Many of us might had seen a milk man delivering the business directly to doorsteps in his two-wheeler and still the practice follows in major parts of the world, mainly in India. The kinda concept gets a refreshing update 2.o by a 32yr old woman, who augmented the idea to a wide-scale by selling all household products on a retro styled milk float in London.
The truck chases a ‘zero-waste’ strategy, reducing plastic wastes to combat the climate change, she affirms.
London Woman’s Top-Up Truck
People in London might have seen two women in an electric milk truck crammed with tins, flour & laundry liquid in the streets of Hackney. They are Ella Shone (founder) & Martha whizzing around the London fields in ‘Top-Up Truck’ backed by a local Re:Store, a refilling shop in Hackney Downs.
Ella Shone was ferrying morning milk to bleary eyed Londoners back in 2000 and twenty years on, the light vehicle known as ‘milk float’ recreates the career, this time selling a range of goods and serving the 32-year-old’s quest to rid the city of single-use plastic.
“The fact that I’m driving around in a milk float does a lot for raising awareness in the local area,” said Shone, wearing a black beanie during her rounds in the borough of Hackney last week. “So now I’m operating at almost full capacity.”
Coronavirus pandemic has been harsh to this woman too, furloughing her sales job last spring. She then used her savings to start her new business, aiming to scratch out single-use plastics used for packaging purposes.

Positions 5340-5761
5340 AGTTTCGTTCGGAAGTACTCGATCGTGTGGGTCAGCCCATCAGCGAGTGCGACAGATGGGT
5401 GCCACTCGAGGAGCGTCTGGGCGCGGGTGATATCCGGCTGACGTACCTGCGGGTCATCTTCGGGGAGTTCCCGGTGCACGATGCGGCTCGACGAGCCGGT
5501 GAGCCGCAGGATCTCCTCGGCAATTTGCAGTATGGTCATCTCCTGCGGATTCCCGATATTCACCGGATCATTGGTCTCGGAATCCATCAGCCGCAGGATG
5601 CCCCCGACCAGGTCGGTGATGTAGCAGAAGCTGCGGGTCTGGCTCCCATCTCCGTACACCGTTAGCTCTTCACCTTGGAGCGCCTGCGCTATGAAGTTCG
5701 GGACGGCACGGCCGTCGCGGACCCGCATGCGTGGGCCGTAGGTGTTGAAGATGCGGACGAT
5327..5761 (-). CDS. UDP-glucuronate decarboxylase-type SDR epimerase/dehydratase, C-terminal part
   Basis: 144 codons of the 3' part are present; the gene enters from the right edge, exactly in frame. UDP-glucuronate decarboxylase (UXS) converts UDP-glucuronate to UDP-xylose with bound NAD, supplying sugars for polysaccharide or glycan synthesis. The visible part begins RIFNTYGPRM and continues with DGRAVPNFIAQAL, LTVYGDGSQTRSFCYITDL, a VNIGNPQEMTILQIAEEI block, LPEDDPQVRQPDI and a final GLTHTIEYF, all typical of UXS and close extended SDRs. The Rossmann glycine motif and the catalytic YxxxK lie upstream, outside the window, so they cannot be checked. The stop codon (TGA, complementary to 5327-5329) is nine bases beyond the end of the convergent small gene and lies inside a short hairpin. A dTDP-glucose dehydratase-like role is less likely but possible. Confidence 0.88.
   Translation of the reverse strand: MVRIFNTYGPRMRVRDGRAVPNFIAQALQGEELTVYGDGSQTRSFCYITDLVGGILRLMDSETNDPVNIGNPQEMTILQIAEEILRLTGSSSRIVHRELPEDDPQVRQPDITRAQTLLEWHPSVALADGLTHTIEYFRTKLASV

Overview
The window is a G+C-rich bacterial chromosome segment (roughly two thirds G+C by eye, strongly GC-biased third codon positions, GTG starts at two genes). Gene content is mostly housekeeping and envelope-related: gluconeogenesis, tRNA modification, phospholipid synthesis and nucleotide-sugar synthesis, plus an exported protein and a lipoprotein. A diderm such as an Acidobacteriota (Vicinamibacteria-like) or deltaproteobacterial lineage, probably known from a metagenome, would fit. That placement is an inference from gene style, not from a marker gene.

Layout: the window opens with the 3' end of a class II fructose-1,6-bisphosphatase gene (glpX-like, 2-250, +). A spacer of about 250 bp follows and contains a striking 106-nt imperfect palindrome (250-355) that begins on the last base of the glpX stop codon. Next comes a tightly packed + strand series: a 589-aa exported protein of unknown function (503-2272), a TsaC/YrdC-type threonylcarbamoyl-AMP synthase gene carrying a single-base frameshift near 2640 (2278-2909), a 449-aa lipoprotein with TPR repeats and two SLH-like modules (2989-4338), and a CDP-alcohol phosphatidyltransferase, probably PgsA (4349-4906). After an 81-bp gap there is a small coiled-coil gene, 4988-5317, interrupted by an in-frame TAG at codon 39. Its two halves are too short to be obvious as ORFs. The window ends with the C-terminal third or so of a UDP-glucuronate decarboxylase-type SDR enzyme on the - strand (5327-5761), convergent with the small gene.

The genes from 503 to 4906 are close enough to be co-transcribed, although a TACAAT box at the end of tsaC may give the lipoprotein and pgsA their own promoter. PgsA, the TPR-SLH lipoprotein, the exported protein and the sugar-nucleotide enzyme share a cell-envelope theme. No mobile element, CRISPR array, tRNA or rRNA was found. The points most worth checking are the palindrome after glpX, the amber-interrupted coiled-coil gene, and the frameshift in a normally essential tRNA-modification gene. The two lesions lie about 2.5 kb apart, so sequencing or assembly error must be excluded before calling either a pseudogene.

Top-Up Truck is a cute mobile zero-waste shop carrying handful of kitchen & household items, from grains, pulses, teas, pasta, olive oil to shampoo, washing liquid and so on. Customers book a visit from the ‘Topup Truck’ online and the items are in your doorstep to refill your empty jars. It’s also a chance to mingle in a socially distanced cities, bit-chatting and community fun time in the open air with the neighbors.
‘The Refill Store that floats to your door & brings a retro feel’
Lockdown was an opportunity
Out of her job, she relentlessly build her business at the start of the lockdown through Instagram, WhatsApp and words of mouth importantly. “I’m now being made redundant so thankfully I set up a business during lockdown,” says Shone.
“In recent years I developed a profound interest in the environment and food waste and how to remove packaging waste from the supply chain. Lockdown was an opportunity to do something.”
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“I thought bringing the store to people would make it a lot easier and broaden the reach. This way one person who is big on zero waste in the street can book the float and invite neighbors who wouldn’t have thought of doing it to come, have a look and get into it.”
Crowdfunding the business
While handling the logistics can be a challenge, Shone calculates that her service has eliminated the need for at least 12,700 pieces of plastic since it launched in August.
From a low base a decade ago, the market for such unpackaged bulk goods could hit at least 1.2 billion euros ($1.5 billion) by 2030 in the European Union, according to a report here by Zero Waste Europe, an anti-waste network.
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Presupposing crowdfunding to retrofit her milk float expanding Topup Truck to a range of products, serving a great range of communities, Shone hopes that her novel approach will inspire others too in tackling wastes.
“If we want to have real change, it has to be a collective effort,” she said.
Watch Topup Truck’s video here!
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